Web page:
Fact: Glaucoma is the number one cause of preventable blindness in developed countries, but what is it, and what causes it?
Glaucoma actually refers to a group of diseases which affect the optic nerves in the eye. As the nerve fibres die, it impacts a person’s peripheral (side) vision first. This is why visual loss can be extensive before the problem is detected, at which any damage done is often permanent.
What Causes Glaucoma?
At the back of the eyeball is the optic nerve, and this carries signals from the eye to the brain and back again. Glaucoma damages this vital nerve – much like cutting the cable that connects your digital camera to your computer. Except the optic nerve can’t be repaired, so the damage is permanent.
Eye pressure is also an important risk factor for developing glaucoma. Basically, healthy eyes have some pressure within them, but if the pressure is too great it can cause glaucoma.
What are some of the Symptoms of Glaucoma?
If you have any of the following warning signs of glaucoma, you should make an appointment with your doctor or optometrist as soon as possible for a thorough examination.
- Difficulty focusing on near or distant objects
- Change in colour of your iris
- Trouble adjusting to the dark
- Unusual sensitivity to light (squinting more than normal for example)
- Red-rimmed, encrusted or swollen lids
- Persistent pain in or around eyes
- Double vision
- A dark spot “in the middle” of your eye
- Lines and edges appear wavy or distorted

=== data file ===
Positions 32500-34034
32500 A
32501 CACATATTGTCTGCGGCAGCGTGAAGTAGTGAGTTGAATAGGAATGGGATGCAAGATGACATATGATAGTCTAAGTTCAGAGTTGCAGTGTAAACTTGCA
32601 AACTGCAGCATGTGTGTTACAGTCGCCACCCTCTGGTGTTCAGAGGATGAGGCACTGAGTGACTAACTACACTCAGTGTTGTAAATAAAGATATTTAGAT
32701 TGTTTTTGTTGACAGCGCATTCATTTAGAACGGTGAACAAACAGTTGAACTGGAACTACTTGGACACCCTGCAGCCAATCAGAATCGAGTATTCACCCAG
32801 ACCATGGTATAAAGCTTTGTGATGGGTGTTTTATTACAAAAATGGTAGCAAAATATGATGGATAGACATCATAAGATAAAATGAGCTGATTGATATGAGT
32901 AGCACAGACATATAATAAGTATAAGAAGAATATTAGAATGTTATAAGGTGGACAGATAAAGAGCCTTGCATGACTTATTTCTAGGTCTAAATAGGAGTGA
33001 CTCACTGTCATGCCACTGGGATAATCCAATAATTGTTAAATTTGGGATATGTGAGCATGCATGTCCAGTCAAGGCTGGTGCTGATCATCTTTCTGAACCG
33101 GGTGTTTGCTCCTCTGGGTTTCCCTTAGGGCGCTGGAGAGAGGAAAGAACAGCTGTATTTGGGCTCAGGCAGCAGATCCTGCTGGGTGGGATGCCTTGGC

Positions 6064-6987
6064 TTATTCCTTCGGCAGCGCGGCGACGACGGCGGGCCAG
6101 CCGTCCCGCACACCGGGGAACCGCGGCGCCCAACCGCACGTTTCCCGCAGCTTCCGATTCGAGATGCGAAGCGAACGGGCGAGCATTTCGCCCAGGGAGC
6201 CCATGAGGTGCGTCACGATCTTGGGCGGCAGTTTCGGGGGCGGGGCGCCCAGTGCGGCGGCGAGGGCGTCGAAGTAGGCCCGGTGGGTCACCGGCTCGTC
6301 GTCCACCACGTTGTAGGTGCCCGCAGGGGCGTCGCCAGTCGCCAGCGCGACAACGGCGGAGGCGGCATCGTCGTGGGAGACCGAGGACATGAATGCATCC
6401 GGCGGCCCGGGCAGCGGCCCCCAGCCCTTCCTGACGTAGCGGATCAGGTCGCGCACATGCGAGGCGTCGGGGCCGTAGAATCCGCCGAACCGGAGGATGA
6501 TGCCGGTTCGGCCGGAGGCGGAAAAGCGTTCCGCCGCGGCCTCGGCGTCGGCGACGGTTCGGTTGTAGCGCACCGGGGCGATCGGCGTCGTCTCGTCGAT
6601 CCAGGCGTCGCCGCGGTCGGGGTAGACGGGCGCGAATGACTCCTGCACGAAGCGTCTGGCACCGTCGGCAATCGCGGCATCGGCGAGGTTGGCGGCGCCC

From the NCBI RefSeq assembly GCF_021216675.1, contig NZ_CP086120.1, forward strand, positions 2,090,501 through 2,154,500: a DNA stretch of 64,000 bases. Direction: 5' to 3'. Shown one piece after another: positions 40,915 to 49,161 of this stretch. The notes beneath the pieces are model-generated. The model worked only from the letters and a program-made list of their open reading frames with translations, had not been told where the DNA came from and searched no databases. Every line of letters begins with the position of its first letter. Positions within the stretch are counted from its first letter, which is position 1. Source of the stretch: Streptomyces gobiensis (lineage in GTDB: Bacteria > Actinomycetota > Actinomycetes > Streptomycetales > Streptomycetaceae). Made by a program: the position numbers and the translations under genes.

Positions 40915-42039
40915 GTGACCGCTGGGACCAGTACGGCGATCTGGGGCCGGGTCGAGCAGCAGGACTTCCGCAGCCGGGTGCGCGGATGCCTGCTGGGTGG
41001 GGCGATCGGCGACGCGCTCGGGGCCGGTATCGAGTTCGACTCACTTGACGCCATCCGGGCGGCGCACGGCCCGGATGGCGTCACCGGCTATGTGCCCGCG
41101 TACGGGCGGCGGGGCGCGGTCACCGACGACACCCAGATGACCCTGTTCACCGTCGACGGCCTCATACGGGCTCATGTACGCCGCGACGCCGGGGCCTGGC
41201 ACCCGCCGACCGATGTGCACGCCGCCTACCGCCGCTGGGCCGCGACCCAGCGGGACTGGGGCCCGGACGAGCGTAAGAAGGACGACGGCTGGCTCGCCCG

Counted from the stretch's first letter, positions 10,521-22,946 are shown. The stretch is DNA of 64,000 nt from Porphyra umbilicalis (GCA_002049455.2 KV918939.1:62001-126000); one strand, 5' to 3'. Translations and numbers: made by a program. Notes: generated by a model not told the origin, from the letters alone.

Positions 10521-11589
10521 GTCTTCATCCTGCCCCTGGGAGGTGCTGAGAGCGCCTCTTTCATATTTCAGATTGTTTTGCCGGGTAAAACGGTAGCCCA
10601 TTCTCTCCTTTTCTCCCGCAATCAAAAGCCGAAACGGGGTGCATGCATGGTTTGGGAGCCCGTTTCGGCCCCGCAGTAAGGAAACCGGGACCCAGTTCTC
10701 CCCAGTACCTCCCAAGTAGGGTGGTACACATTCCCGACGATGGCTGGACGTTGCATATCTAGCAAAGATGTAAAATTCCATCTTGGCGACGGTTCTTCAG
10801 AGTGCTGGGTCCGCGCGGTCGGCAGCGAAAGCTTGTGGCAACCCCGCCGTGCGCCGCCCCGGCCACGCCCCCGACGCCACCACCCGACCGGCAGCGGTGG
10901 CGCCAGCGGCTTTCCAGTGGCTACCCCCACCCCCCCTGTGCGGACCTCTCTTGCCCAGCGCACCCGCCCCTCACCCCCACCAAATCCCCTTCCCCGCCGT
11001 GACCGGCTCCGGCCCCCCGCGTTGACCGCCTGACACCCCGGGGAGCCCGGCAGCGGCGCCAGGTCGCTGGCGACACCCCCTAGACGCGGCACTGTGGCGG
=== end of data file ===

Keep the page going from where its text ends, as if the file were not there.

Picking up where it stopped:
- Watery eyes, or excessive tearing
- Dry eyes, burning or itchy eyes
- Seeing ghost-like images or spots
Am I at Risk of Glaucoma?
High eye pressure is the main risk factor for glaucoma, but you could also be at risk if you have a family history of the disease, if you are diabetic or if you have cardiovascular disease. Your risk also increases with age.
Additional risk factors include:
- Previous eye injuries
- Use of steroids
- A thin cornea
- A history of severe anaemia or shock
Can Glaucoma Be Treated?
Regular eye tests are the most important factor in treating glaucoma, as it’s easy to detect and the disease can be managed. Treatment largely includes lower pressure in the eye to prevent any further loss of vision.
It’s important to remember that with early detection and treatment, people with glaucoma can maintain good vision for the rest of their life. If you’re worried about any eye-symptoms, why not ask our doctors? Simply sign up on our website. download the free Hello Doctor app from the Google Play or iTunes store. They can give you the best possible advice, so you know exactly what to do next.